Martha Stewart Living (December 2012)
Stuffing was a much discussed topic at the Thanksgiving dinner we attended. (That dinner, by the way, was an amazing spread prepared by Zach's sister, Cassidy. We didn't cook a thing -- it was glorious.)
As we expect happens at many Thanksgivings, there was talk of stuffing (cooked inside the bird) versus dressing (cooked separately, in a casserole dish). There wasn't a lot of love for stuffing at the table. Zach's mom said that every stuffing she had prepared had turned out greasy. It didn't help stuffing's case that Cassidy had prepared two fantastic dressings.
But in that moment it occurred to us that while we've made countless dressings, we've never cooked an actual stuffing inside a turkey or chicken. We took this recipe for Roast Chicken with Fig-and-Pancetta Stuffing as a sign that it was time to try it.
"Capon" -- a rooster that has been castrated so as to improve the flavor of its meat (too soon for that on a Monday morning?) -- was a new word for us. And we couldn't find one. Well, we did find one at the farmers market, but it was a fraction of the size called for in this recipe, so we went with a chicken instead of futzing around with the recipe proportions and cook time.
We love roast chicken, but we were especially excited for this Fig-and-Pancetta Stuffing. It sounded like a great combination to us, a perfect dish for the cold weather we've started getting in the past couple weeks.
Here's something we didn't expect: You can cram an unbelievable amount of stuffing into the bird! It's like a clown car of stuffing. It was a two man job -- Zach spooning stuffing, and Clay packing it in. We didn't get the full recipe of stuffing into the chicken, but to our surprise we got awfully close.
We followed this recipe to the letter. When the full cooking time was up, our chicken was ready, and we dutifully allowed it to rest before carving.
How'd the stuffing turn out? Well, the good news is that unlike those stuffings in Zach's mother's experience, this wasn't greasy. It was, however, largely flavorless. With figs and pancetta at play, that's especially disappointing. In the recipe below, we've included some ideas that might help add flavor.
The chicken itself is a very good roast chicken. The method for the gravy is the same as many others we've made, and adding gravy helps everything have more flavor. But that's a cheat -- we want more flavor out of the stuffing itself, so you're not forced to douse the dish in gravy.
We'll certainly make stuffing inside a chicken or turkey again one day. We just won't make it quite like this.
Prep Time: 40 minutes
Total Time: 3 hours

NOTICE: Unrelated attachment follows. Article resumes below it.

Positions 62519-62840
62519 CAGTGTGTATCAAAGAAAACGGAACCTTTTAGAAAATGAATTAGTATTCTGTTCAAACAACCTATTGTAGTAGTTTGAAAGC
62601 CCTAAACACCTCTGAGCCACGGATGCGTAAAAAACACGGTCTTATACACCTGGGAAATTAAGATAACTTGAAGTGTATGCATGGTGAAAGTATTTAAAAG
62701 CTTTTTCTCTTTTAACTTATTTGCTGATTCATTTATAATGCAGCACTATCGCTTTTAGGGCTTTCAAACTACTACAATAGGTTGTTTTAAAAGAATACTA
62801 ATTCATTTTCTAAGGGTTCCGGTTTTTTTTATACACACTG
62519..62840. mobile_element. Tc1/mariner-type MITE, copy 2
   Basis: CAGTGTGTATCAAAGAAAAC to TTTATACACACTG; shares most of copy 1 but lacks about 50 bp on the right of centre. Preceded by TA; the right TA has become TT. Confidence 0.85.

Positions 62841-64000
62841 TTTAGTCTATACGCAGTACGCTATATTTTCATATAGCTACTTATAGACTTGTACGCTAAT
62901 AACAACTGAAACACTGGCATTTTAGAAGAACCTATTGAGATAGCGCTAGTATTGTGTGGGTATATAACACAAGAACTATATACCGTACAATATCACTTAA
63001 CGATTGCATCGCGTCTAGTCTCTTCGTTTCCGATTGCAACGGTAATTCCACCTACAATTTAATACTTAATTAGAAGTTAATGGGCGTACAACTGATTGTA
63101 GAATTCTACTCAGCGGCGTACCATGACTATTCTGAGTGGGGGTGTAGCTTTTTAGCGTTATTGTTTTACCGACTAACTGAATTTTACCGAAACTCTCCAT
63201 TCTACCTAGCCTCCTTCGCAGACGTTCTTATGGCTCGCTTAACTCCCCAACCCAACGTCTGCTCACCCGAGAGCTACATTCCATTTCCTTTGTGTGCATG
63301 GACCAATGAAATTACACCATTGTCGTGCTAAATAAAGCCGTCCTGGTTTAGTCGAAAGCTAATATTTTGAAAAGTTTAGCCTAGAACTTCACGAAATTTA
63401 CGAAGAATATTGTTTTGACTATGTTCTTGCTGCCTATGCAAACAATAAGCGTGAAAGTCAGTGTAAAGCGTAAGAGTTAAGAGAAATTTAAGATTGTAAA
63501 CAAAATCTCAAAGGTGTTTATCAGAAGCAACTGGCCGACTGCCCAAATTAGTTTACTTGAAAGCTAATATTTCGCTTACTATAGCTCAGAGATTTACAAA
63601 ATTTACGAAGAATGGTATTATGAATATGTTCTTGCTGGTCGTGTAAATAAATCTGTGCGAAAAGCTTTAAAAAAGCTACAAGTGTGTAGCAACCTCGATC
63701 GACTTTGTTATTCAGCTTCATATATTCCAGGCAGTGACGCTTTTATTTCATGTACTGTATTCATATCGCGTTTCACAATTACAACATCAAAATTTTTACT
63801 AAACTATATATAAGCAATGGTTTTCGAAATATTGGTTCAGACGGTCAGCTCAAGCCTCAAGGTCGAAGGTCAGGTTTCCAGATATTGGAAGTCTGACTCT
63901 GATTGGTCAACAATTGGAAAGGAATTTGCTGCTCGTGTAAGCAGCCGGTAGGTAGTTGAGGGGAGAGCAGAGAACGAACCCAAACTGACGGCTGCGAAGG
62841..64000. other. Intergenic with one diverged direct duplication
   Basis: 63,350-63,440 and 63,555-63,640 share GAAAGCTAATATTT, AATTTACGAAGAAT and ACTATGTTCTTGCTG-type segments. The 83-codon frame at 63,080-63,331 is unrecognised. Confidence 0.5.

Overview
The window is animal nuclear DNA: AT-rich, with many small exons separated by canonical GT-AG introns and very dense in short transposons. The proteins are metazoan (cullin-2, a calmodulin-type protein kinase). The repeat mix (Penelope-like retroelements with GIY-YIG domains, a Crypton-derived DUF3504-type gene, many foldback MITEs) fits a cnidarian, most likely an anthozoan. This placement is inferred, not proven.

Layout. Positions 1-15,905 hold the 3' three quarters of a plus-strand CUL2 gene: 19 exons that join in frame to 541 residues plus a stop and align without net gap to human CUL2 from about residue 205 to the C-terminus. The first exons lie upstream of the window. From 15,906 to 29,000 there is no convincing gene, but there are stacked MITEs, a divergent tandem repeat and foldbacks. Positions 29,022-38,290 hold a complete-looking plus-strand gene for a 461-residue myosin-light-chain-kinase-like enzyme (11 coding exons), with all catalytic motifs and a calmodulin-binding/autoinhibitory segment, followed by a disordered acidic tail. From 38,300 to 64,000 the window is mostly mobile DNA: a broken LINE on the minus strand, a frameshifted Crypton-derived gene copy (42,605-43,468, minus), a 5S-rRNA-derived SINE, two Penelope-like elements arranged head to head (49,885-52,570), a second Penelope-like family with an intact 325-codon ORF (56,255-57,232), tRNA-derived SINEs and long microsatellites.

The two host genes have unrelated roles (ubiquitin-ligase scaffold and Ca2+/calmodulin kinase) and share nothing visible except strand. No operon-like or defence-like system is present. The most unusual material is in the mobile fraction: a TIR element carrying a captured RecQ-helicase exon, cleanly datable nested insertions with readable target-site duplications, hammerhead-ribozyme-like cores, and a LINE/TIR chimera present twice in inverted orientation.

Notes from Zach and Clay
We recommend changing the ratios of the stuffing, so that you have more figs and pancetta, and less bread. Our recommendation (though we haven't tried it ourselves) is to use 6 or 7 slices of whole wheat bread, 10 ounces of pancetta, and 10 ounces of Black Mission figs, so that the stuffing has stronger fig and pancetta flavors.
Ingredients1 capon (8 to 9 pounds), rinsed and patted dry, neck reserved
1/2 stick unsalted butter, softened, divided
2 small onions, 1 finely chopped, 1 cut into 1-inch wedges
6 ounces pancetta, cut into 1/2-inch dice
1 tablespoon plus 1 teaspoon coarse salt, divided
2 1/2 cups chicken broth, divided
6 ounces Black Mission figs, cut into 1/4-inch dice
2 oranges, 1 zested and juiced, 1 cut into 1-inch wedges
2 tablespoons orange liqueur
1 tablespoon finely chopped fresh sage leaves, plus 1 sage sprig
11 slices whole-wheat bread, toasted
1 large egg, lightly beaten
1 teaspoon freshly ground pepper
1 tablespoon all-purpose flour
Let capon stand at room temperature 1 hour. Melt 2 tablespoons butter in a medium saucepan over medium-high heat. Add chopped onion, pancetta, and 1 teaspoon salt, and cook, stirring occasionally, until pancetta begins to render fat and onion is translucent, about 3 minutes.
Add 1 cup broth and the figs to pan, and bring to a boil. Remove from heat, and let stand 10 minutes.
Stir orange zest and juice, liqueur, and chopped sage into broth mixture. Tear bread into 1 1/2-inch pieces, and transfer to a large bowl. Pour broth mixture over bread, and stir until well combined. Fold in egg.
Preheat oven to 425 degrees. Place orange wedges in a single layer in the center of a roasting pan; add onion wedges, sage sprig, and capon neck. Stir together remaining tablespoon salt and the pepper, and season body cavity of capon with half the mixture. Pack body and neck cavities with stuffing. Place capon on top of orange mixture in pan. Rub remaining 2 tablespoons butter all over capon, and season with remaining salt-pepper mixture.
Roast capon 45 minutes. Reduce oven temperature to 350 degrees, and roast, basting every 15 minutes, until a thermometer inserted into the thickest part of a thigh reads 165 degrees, 55 to 65 minutes more, depending on size of capon. (If skin becomes deep golden brown before capon is fully cooked, loosely tent with foil.)
Transfer capon to a platter, and tent with foil to keep warm. Let rest at least 15 minutes before carving. Meanwhile, shred neck meat, and set aside. Discard oranges, onions, and sage in roasting pan. Tilt pan, and remove excess fat with a spoon. Whisk together 1/4 cup broth and the flour.
Place pan on 2 burners over medium-high heat. Add remaining 1 1/4 cups broth, scraping up browned bits with a wooden spoon. Bring to a boil, whisk in flour mixture, and boil 1 minute. Pour gravy through a fine sieve into a bowl, stir neck meat into gravy, and serve alongside capon and stuffing. Stuffing (without egg) can be refrigerated, covered, up to 1 day. Bring to room temperature before folding in egg and filling capon.